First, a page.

Roth IRAs are designed to tax all contributions in the year of contribution, with earnings not taxed when distributed after age 59-1/2. If the taxpayer elects to take a distribution prior to reaching minimum retirement age and before the Roth IRA has been in place for a full 5 years, then a portion of the distribution will be taxable and also may be subject to the 10% penalty.
When is a Roth IRA Distribution taxable?
Current legislation requires that a Roth IRA be in place for a full 5 years prior to any withdrawal. Distributions from a Roth IRA that include earnings may be taxable if the taxpayer is under the age of 59-1/2 or has not met the 5-year rule.
If IRS withdrawal requirements are not met, earnings withdrawn will be included in income and taxed. Taxpayers under the age of 59-1/2 will also be subject to a 10% penalty on earnings withdrawn unless they meet qualified exceptions.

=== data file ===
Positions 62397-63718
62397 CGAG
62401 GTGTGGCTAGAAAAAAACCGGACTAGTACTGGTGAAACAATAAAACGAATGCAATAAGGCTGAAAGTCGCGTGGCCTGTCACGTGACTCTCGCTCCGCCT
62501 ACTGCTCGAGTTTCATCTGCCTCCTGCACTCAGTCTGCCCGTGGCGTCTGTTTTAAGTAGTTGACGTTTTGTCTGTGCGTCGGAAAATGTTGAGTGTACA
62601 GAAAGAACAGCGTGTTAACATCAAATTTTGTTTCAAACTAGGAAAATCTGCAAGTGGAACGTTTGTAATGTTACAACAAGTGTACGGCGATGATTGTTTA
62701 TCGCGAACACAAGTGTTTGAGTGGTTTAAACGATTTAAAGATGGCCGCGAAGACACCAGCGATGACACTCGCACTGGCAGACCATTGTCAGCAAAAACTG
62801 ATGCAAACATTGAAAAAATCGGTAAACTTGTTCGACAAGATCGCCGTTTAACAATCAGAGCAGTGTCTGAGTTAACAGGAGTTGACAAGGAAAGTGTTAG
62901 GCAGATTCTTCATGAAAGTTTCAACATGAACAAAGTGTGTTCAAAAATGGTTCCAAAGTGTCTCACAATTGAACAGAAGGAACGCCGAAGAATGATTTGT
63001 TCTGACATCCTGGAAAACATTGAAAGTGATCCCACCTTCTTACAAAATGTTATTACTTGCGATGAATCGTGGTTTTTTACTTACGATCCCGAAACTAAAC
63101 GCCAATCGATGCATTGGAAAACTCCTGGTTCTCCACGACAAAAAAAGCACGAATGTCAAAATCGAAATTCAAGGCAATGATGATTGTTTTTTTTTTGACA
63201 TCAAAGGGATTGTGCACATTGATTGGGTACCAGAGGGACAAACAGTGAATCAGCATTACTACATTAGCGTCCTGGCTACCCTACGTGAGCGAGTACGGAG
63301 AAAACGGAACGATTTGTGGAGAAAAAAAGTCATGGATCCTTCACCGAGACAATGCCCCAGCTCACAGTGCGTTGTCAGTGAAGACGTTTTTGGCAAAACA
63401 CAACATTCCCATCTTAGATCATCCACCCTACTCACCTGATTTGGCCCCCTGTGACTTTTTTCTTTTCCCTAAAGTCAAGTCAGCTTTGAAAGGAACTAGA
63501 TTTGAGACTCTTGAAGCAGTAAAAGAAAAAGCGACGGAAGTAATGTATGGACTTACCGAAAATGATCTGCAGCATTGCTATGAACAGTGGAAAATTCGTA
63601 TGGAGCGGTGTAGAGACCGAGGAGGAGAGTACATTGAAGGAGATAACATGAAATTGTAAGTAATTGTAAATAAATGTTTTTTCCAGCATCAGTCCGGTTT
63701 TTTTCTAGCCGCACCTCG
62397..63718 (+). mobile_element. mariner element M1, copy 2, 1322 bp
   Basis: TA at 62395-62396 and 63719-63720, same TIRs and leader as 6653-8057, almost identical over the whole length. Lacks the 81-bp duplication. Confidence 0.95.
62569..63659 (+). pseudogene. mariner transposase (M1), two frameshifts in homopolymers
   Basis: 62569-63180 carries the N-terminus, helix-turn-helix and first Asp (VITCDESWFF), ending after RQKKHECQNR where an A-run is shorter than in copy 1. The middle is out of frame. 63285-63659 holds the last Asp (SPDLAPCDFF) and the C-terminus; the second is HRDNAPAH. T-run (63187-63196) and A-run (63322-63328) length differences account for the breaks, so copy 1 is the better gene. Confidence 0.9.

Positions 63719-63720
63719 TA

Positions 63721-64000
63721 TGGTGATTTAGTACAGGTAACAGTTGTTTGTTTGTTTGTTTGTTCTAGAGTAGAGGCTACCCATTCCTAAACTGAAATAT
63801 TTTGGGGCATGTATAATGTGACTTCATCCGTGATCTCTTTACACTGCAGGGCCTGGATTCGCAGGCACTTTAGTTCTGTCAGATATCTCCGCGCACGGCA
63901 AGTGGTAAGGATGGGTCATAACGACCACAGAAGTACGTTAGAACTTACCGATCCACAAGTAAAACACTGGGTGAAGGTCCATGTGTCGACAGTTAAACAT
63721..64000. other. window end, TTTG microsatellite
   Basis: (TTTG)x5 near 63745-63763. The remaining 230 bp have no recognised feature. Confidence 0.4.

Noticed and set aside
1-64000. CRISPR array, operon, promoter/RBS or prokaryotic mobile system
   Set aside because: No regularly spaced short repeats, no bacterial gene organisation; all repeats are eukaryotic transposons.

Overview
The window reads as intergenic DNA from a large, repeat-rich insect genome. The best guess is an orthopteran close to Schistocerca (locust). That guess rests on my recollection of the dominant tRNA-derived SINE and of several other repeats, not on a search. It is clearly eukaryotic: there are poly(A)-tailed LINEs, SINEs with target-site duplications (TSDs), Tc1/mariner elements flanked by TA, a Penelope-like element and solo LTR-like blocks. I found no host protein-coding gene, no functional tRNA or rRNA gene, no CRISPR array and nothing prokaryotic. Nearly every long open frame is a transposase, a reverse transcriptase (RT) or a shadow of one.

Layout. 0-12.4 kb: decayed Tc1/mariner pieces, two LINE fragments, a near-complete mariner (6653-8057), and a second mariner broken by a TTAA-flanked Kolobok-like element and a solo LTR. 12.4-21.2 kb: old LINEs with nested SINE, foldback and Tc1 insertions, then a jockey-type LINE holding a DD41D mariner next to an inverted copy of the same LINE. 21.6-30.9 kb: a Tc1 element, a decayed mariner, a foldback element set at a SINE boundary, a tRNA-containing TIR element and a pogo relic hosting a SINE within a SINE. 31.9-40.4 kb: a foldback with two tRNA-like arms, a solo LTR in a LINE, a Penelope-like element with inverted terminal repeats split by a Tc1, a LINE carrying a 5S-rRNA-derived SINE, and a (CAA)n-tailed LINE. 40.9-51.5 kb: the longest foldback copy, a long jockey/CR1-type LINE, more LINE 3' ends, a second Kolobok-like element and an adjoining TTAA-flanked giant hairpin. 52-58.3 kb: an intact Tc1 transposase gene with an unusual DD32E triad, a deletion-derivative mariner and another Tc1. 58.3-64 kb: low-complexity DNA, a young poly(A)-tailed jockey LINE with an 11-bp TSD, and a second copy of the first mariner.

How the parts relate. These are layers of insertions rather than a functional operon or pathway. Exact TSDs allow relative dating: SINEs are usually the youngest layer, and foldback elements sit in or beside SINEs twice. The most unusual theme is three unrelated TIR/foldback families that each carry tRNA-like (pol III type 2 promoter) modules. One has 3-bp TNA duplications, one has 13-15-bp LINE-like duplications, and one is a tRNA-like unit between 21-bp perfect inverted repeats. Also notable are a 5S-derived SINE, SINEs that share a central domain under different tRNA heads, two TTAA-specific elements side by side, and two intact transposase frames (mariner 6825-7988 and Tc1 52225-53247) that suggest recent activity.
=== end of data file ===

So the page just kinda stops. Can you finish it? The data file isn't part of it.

Taxpayers who meet the age 59-1/2 requirement will be subject to income tax on the earnings of early withdrawals (due to not meeting the 5-year rule) but aren't subject to the 10% early withdrawal penalty.
The preparer needs to enter the Form 1099-R, and ProWeb will calculate the taxable portion, if any, along with penalty, if any. If an early withdrawal has a qualifying exception, the 10% early penalty will not be assessed.
For a complete list of exceptions, refer to IRS Exceptions to Tax on Early Distributions.
Note: This is a general discussion of IRS regulations regarding the taxability of a Roth distribution. It is not intended as tax advice.